Notation, Algorithm, Criticism: Towards a Critical Epistemology of Architecture

Venue and date: IUC, Dubrovnik, September 17-22, 2018

Course description:

In modernity, there is no place for architecture without critical reflection, just as modern culture without cultural criticism is no better than the barbarism it has replaced (Schnädelbach). Critique is necessary of any activity, be it artistic, political, or scientific. In 1976, it was the „crisis of utopia” that laid the foundation for the late Manfredo Tafuri’s “ideological criticism”. By contrast, the philosopher and politician Massimo Cacciari maintained that crisis “must be produced”, thus proclaiming that any intellectual position that does not posit itself as productive in regard to crisis is reactionary.

Admittedly, we look back today with a certain nostalgia on a critical theory of architecture as it emerged in the 1960s — the heyday of critical thought in sociology and philosophy. Architects such as Peter Eisenman, Frank Gehry, and Bernhard Tschumi along with philosophers such as Theodor Adorno, Jacques Derrida, Gianni Vattimo, and Fredric Jameson were among the pioneers of critical discourse in architecture. Each had their own specific critical agenda, with some of them more inclined toward subversive methods that aimed at undermining architecture as the last stronghold of metaphysics. In architecture, critical theory always coincides with critical practice.

Since then, criticism has been absorbed and utilized by the very same institutions that it had helped to create. It can hardly be overlooked that in digital consumer societies, criticism has become a powerful economic agent. “The task of criticism has, in fact, changed,” Tafuri wrote in the introduction to his seminal book Theories and History of Architecture, published in 1976. But even more has changed with the advent of digital media technology. In unprecedented ways, today’s media technologies interfere with the practice of knowledge and change them according to their own – digital – agenda. Cacciari’s plea for crisis as a driving force for the production of knowledge has turned into a common cultural practice.

The seminar addressed the concept of critique in architecture from a historic as well as contemporary perspective. It investigated core concepts such as critique and practice, authorship and agency, history and documentation, concept and diagram, as well as idea and project. What are the possibilities of critical practice today in the age of digital transparency? What are the cultural, aesthetic, and social implications of the current transition from 2-D design processes to 3-D modeling (BIM)? Is this shift to digital media technology of equal importance as Alberti’s 15th century shift to notation? The transfer of ideas into drawings onto paper first opened up architecture to the creative and intellectual play of representation, and allowed for references to architectural history and its philosophical ideas. Architectural practice turned into a critical practice when it separated thinking about architecture from building architecture. The potential of graphic notation transformed architecture into a modern, ambivalent, contradictory, and critical cultural practice equal to literature and philosophy. At times, it seems as if media technology hollows out architecture’s critical consciousness and returns it to a simple practice of mere physical and material presence.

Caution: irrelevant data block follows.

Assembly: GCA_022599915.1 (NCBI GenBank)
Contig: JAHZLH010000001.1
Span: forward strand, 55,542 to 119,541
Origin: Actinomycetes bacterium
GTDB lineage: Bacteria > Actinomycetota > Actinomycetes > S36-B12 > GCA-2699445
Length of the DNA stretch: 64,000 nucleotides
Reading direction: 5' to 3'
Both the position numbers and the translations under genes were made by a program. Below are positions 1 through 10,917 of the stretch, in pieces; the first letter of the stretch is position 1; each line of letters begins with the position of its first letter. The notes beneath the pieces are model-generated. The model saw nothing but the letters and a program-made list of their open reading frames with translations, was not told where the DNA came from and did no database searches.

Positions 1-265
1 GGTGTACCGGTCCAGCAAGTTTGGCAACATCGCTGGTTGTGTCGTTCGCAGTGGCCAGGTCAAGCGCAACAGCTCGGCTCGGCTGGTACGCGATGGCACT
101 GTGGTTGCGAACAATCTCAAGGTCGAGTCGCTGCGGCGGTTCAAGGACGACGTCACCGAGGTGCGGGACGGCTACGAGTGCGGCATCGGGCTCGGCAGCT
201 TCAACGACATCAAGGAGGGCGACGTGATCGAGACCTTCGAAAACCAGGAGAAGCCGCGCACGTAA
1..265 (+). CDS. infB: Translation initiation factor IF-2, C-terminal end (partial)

Course Directors:

Prof. Snjezana Prijic-Samarzija (University of Rijeka)

Prof. Joerg Gleiter (Technical University of Berlin)

Prof. Petar Bojanic (University of Belgrade/University of Rijeka)

Prof. Giovanni Durbiano (Politecnico di Torino)

Prof. Alessandro Armando (Politecnico di Torino)

 Lecturers:

Prof. Snjezana Prijic-Samarzija (University of Rijeka)

Prof. Joerg Gleiter (Technical University of Berlin)

Prof. Petar Bojanic (University of Belgrade/University of Rijeka)

Prof. Sanja Bojanic (University of Rijeka)

Prof. Alessandro Armando (Politecnico di Torino)

Dr. Lidia Gasperoni (Technical University of Berlin)

Dr. Christoph Engemann (Bauhaus-Universität Weimar)

Summer School Program